LA PLATA, Md. – On Tuesday, Feb. 5, a group of North Point High School students added a little adventure to their school schedule. Rather than sitting in their math or English class, they signed up to participate in the Diving with a Purpose program in which they spent time scuba diving in the school’s pool.


This is the second year in which Charles County Public Schools (CCPS) has hosted the program for high school students. The program includes four components: a fall and spring unit in biology and U.S. history, a presentation portion about scuba diving, the scuba dive itself and an outdoor field trip to Mallows Bay.


In class, students learn about the science of diving and underwater ecosystems, as well as the history behind sea exploration and national marine sanctuaries, such as Mallows Bay that feature historic sunken ships. The dive portion of the program is run by instructors from the Scuba Center and Outdoor Rec of Solomons Island and Diving with a Purpose.

Nishil Patel

North Point senior Nishil Patel said he signed up for the program to learn more about scuba diving. “I went on a cruise this past summer with my family and went snorkeling. I really liked it and want to learn how to scuba dive,” he said. Patel is a certified lifeguard and hopes to continue learning about scuba so he can go diving this summer. “During the presentation, we learned about the science behind scuba, what to do in the water and how the gear works. This is a lot of fun,” he said.


Upon entering the water, instructors reviewed with students how to properly wear and use the scuba equipment. Then, a student was paired up with an instructor for a submerged lap around the pool.


Jay Haigler is a Diving with a Purpose lead instructor. He has more than 15 years of diving experience and recently returned from a dive in Mozambique, South Africa. Haigler dives in part to document shipwrecks and study the ecosystem. He said he enjoys working with junior diving programs and community outreach.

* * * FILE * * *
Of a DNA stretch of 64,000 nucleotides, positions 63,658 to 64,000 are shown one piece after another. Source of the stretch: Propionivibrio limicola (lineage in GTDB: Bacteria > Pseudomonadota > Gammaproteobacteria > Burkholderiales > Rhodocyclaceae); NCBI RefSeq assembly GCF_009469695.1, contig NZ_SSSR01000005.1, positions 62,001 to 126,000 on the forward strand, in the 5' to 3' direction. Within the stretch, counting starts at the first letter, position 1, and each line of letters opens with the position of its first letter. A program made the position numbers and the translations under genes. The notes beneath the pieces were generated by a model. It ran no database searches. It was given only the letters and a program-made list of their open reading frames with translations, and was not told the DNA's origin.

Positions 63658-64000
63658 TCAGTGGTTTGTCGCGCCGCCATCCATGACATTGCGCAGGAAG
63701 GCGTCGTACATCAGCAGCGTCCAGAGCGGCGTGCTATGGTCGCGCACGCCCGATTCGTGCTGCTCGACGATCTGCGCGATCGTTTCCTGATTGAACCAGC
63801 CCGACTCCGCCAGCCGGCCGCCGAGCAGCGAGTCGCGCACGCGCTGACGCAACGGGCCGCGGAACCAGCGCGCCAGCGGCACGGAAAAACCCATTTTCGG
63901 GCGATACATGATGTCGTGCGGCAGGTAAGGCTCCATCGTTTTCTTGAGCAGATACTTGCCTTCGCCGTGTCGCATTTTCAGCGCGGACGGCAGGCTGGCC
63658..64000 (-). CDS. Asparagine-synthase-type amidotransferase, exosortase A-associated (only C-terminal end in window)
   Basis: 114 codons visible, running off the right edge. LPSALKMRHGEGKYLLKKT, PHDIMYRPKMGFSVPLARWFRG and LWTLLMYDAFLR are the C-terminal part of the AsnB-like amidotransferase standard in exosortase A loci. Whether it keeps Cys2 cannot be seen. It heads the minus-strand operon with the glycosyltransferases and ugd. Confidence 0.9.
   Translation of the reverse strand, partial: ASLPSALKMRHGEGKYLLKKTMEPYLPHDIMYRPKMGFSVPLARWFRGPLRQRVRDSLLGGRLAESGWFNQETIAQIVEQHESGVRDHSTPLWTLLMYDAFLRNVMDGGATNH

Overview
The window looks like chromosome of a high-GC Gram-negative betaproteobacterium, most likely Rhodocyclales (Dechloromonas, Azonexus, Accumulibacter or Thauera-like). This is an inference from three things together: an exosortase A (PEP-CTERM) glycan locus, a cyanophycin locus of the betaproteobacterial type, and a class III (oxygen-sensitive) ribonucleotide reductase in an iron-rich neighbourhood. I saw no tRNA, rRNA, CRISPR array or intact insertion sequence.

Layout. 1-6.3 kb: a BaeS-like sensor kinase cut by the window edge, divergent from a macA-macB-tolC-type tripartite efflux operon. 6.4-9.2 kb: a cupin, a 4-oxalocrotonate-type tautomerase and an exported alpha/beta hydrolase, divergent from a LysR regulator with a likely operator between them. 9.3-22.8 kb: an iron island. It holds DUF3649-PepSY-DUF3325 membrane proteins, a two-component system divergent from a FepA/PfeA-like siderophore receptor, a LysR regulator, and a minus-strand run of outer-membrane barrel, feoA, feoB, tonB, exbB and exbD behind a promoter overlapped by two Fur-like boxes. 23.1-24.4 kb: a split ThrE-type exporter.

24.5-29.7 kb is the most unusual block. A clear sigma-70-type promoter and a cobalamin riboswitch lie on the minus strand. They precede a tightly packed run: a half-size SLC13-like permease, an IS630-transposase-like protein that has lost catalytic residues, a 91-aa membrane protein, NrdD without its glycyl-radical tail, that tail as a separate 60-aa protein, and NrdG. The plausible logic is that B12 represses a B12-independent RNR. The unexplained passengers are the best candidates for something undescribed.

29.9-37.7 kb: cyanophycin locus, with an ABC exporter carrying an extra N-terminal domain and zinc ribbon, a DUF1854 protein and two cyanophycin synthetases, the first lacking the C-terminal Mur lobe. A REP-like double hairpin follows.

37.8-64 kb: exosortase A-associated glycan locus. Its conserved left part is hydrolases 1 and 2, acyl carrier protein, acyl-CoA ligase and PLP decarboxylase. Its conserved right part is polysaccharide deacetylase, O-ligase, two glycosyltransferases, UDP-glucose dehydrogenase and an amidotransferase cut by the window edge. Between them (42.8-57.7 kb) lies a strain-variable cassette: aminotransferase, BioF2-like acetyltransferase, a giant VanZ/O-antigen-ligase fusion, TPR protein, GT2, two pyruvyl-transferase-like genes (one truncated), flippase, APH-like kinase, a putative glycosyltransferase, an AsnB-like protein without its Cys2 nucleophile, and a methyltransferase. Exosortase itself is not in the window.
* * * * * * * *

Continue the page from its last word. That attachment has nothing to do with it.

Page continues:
“Diving with a Purpose is part of our community outreach to get youth involved in scientific diving. I hope to be able to launch a scuba program here with students in the future,” Haigler said.


In the spring, participants of the program at North Point will visit Mallows Bay to participate in hands-on learning stations, explore areas of the park and observe the sunken ships that have become a part of the ecosystem and natural habitat.


The program was piloted at Henry E. Lackey High School last school year. Lackey students will again participate this year in April. Diving with a Purpose is supported with grant funding secured by the school system through the National Oceanic Atmospheric Administration (NOAA).


The program is offered to sophomores in biology and U.S. history courses, but students in other grade levels can participate if there are openings. “There are two science units and two history units built in to the program. Nevertheless, of course we offer the opportunity to any interested students. This program is an example of learn by doing. What better way to spend your school day than learning to scuba dive?” Ian Buter, CCPS content specialist for science, said.

Michael McDonald

North Point freshman Michael McDonald said the uniqueness of the program is exactly why he wanted to participate. “This sounded like something different. Who in high school scuba dives during the school day? I just did,” McDonald said.